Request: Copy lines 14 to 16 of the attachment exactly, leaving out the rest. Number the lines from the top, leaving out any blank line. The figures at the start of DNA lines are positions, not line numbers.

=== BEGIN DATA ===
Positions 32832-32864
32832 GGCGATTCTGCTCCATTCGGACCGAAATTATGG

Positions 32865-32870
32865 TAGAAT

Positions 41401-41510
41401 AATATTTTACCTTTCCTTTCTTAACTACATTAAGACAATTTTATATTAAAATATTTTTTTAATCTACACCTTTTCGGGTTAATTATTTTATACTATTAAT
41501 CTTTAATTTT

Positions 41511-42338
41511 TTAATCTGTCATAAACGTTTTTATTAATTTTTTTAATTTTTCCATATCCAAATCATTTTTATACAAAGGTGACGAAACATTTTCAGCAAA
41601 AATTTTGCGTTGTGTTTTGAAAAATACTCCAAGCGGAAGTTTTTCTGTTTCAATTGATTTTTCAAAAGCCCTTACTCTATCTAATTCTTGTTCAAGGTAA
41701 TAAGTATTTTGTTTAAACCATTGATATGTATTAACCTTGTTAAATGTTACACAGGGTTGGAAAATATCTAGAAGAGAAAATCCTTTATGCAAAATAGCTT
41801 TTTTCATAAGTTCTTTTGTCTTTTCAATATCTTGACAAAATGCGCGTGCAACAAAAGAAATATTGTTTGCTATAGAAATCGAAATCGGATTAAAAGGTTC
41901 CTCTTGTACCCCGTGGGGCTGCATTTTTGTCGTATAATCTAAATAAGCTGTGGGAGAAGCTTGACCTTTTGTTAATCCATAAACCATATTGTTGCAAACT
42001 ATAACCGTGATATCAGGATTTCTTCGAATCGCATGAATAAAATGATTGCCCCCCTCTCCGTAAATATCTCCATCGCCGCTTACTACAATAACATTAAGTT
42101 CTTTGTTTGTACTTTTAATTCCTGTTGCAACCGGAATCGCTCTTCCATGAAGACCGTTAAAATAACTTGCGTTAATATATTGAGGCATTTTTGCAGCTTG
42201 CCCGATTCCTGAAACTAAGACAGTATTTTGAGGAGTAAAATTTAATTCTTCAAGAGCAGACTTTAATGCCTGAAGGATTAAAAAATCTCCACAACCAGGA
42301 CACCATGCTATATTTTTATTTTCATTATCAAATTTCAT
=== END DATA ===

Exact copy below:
42001 ATAACCGTGATATCAGGATTTCTTCGAATCGCATGAATAAAATGATTGCCCCCCTCTCCGTAAATATCTCCATCGCCGCTTACTACAATAACATTAAGTT
42101 CTTTGTTTGTACTTTTAATTCCTGTTGCAACCGGAATCGCTCTTCCATGAAGACCGTTAAAATAACTTGCGTTAATATATTGAGGCATTTTTGCAGCTTG
42201 CCCGATTCCTGAAACTAAGACAGTATTTTGAGGAGTAAAATTTAATTCTTCAAGAGCAGACTTTAATGCCTGAAGGATTAAAAAATCTCCACAACCAGGA